7 Myths About Becoming An Artist Late In Life

At some point in your life, you’ll look at the life you’ve created and want something more. It may be as you graduate from college and decide your degree isn’t the path you want to take. It may be in your 30’s as you start your family and want to stay home with the kids. It may be in your 60’s as you retire and find yourself with more time on your hands. In any case, starting over can be a good thing when it comes to being creative and finding your inner artist.

Yet for many, the idea of finding your inner artist at a late age can be intimidating. Here are a few myths and what you can do to move beyond them.

Myth #1 You Have To Have Formal Training To Be A Great Photographer

I recently read a book Between The Lines by author Jodi Picoult and her middle school aged daughter Samantha Van Leer. In her note at the beginning of the book, she gives stories about how her daughter at a young age became a storyteller, and even began to write stories down as early as first grade. She states:

You are either born a storyteller or not, and my daughter – at age seven – seemed to have an intrinsic sense of how to craft literary tension.

Yes, artists can refine, they can learn, they can improve, and they can become better at what they do. But somewhere deep down inside, becoming an artist is inside our souls. Whether we choose to let it out at fifteen or sixty-five doesn’t change our potential. It merely changes the way we approach it and what we choose to do with it.

Myth #2 You Have To Quit Your Job To Be A Real Artist

Many, many people young and old start out on a part time basis. In some cases it’s for fun. In some cases it turns into a part time income. And in some cases, it eventually turns into something more. The purpose of becoming an artist is to fulfill something inside you that wants to let your creativity out. That can take any form you desire.

Myth #3 You Need Expensive Equipment To Be The Best

I’m amazed at what people create with an iPhone and Instagram. Artists are born in two ways – they have a vision of what they want to produce, and someone loves what they create and deems it to have value. You can do that with whatever tools you choose IF you truly have the desire to turn it into something artistic.

Myth #4 You Have To Live In A Major City To Be Recognized

Living in a major city like New York City, Miami or Paris has its benefits. Sure you can network with some of the best artists and representatives around. And if you are looking to break into the art scene, that can be a good thing. But it doesn’t have to be that way. With Internet access, you can live anywhere in the world and have representation online. If you’re good enough, they will find you any way they can.

Myth #5 You Have To Have Credentials As An Artist

Degrees, certifications and accreditations are all nice to have. But education is for you to grow as a person from the inside out, not necessarily to prove your worth. Yes, great training will teach you things like the rule of thirds, how to light properly, and composition techniques. But as an artist, you can learn that in many ways if you have the desire to do so. Credentials are only necessary if you feel they are beneficial to you. The rest of the world considers that to be “fluff” and looks at you for who you are.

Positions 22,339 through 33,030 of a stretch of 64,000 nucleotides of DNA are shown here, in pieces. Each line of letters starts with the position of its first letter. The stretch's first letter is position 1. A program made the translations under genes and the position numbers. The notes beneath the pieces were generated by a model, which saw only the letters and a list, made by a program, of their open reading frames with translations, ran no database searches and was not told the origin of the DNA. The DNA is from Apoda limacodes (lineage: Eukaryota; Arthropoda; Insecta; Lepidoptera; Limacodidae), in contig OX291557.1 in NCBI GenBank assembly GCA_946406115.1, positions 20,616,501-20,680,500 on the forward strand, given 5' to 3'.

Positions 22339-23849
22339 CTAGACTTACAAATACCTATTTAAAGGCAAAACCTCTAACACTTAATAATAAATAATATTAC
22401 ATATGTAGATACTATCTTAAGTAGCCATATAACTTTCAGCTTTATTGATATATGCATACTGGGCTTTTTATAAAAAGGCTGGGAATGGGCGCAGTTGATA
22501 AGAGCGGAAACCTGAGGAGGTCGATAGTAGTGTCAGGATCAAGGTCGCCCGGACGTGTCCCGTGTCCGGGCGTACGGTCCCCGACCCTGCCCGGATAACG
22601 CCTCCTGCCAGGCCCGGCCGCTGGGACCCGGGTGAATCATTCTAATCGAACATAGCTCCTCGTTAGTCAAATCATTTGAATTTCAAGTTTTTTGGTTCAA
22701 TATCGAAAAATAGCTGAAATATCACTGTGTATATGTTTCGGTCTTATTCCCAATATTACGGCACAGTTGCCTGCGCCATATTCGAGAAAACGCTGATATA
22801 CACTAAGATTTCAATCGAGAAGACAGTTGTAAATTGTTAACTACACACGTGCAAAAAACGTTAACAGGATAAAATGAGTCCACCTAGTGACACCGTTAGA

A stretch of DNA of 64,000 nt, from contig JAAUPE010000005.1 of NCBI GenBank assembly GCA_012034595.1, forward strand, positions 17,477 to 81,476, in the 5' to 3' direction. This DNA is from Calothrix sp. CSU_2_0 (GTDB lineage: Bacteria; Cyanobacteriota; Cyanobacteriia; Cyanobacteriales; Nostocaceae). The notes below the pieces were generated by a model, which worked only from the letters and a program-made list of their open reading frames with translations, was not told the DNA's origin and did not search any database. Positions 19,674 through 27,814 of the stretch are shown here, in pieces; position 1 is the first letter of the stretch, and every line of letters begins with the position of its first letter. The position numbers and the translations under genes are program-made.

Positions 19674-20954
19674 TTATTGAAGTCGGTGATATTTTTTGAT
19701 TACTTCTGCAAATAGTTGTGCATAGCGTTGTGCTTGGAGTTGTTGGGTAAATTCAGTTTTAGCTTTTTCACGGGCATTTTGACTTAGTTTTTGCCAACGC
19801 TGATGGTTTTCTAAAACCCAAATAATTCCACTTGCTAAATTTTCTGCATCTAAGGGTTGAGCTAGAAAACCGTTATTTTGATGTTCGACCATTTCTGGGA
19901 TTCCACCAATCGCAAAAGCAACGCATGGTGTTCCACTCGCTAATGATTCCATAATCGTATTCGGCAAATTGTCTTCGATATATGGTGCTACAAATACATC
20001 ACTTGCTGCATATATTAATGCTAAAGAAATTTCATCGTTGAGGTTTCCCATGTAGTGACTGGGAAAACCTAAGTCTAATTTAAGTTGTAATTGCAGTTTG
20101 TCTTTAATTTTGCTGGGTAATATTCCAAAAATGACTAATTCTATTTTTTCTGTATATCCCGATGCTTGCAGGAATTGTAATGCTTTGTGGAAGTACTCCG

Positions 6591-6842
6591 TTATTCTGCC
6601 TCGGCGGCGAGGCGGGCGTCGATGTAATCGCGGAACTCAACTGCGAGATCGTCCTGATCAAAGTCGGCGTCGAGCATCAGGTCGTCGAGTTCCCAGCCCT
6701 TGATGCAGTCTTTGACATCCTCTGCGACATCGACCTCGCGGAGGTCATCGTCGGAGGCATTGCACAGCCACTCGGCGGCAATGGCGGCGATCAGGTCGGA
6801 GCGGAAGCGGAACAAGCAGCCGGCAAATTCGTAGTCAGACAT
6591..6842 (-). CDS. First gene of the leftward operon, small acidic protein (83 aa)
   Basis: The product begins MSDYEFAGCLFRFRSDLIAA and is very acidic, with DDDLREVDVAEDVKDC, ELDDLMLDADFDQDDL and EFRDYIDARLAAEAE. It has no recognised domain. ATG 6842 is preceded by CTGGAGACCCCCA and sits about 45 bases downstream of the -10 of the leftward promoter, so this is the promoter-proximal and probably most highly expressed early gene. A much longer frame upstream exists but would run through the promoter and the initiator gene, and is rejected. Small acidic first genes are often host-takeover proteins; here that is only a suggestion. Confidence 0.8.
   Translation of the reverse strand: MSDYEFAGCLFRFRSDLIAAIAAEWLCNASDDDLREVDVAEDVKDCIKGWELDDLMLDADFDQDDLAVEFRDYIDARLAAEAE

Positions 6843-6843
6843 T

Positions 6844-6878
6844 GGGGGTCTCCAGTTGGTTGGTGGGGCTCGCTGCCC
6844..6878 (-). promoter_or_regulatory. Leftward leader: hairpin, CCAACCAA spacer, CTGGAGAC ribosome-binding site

Myth #6 You Have To Have Direction Early On

I speak to photographers regularly that have decided to give photography a shot later in life. They’ve had the career. They may have retirement funds coming in. They may have a support system in place through a husband, wife, or significant other. At some point, they decided to focus on what’s important to them and turn to something they love: photography.

Myth #7 Create and They Will Come

There are many, many photographers out there who are great at what they do – and yet have zero recognition for it. You can’t “shoot and hope they come”. In today’s busy world, it just doesn’t work that way. No matter what level you want to take your artistry to, you have to market yourself to be recognized. You can brainstorm ideas as little or as much as you want. You can put up a simple website and market every day, or hire a marketing firm to take you as far as you can go. Your choice. Your focus. Your desires. But the only way you’ll be recognized is if you market yourself to your potential audience.

2 thoughts on “7 Myths About Becoming An Artist Late In Life”

  1. I am in my late 40’s and have a fairly successful technical career. I have shot “pictures” all my life starting with my own darkroom in high school but only in the last few years decided to start taking it seriously.
    This year I created my 5 year plan, a real business, training and schools every chance money and time would allow and hopefully I can make it a full time gig in the near future. Your blog, site and this post helps along that path. I still have a long way to go but your words ring true I suspect. Check back with me in 5 years and I’ll let you know.

  2. I am just breaking into the business and need to learn the marketing end of Photography. Also trying to narrow down my services that I am offering. I know much money can be made in wedding photography and commercial product photography and trying to decide what will be my bread and butter but i also want to do underwater photography and other artistic visually appealing work.


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